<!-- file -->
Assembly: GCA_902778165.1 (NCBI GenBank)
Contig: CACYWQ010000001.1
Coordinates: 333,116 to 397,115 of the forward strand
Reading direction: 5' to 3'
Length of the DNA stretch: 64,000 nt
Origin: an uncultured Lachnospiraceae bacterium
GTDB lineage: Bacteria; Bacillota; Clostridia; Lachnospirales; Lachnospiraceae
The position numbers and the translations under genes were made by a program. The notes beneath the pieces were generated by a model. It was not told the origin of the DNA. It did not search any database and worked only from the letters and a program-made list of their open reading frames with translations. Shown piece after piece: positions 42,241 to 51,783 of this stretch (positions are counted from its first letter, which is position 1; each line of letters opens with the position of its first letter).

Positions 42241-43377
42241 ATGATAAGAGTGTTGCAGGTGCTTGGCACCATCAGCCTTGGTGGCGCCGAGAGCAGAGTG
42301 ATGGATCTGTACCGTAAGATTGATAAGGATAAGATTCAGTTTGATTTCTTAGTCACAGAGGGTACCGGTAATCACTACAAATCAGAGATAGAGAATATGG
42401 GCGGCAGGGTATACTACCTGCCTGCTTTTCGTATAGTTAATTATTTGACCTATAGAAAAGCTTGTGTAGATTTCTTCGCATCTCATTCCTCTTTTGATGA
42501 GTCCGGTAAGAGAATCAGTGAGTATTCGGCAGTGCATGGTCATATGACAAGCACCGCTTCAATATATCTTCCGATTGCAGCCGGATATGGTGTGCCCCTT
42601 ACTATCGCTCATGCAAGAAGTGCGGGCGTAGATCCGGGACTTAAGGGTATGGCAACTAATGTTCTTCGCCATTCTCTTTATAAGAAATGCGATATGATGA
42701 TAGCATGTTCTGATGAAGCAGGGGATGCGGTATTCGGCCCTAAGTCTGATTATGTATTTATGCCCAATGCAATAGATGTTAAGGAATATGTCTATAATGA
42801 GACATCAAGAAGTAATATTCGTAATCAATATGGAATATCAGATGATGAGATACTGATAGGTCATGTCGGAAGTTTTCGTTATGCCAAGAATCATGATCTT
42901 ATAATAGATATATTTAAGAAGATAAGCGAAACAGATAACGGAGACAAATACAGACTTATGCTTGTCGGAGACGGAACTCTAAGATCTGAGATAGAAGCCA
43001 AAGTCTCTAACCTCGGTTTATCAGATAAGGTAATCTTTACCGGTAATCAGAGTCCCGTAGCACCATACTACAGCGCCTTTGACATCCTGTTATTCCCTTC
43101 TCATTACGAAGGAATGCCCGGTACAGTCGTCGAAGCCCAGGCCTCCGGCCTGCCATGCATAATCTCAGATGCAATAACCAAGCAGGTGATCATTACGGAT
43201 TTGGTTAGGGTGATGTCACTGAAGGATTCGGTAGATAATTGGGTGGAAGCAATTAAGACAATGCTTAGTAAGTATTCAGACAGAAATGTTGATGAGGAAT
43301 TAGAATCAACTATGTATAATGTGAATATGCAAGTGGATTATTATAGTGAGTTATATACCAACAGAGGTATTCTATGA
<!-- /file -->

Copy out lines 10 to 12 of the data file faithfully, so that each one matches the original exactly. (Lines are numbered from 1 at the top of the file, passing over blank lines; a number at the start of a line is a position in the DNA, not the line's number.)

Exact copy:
42241 ATGATAAGAGTGTTGCAGGTGCTTGGCACCATCAGCCTTGGTGGCGCCGAGAGCAGAGTG
42301 ATGGATCTGTACCGTAAGATTGATAAGGATAAGATTCAGTTTGATTTCTTAGTCACAGAGGGTACCGGTAATCACTACAAATCAGAGATAGAGAATATGG
42401 GCGGCAGGGTATACTACCTGCCTGCTTTTCGTATAGTTAATTATTTGACCTATAGAAAAGCTTGTGTAGATTTCTTCGCATCTCATTCCTCTTTTGATGA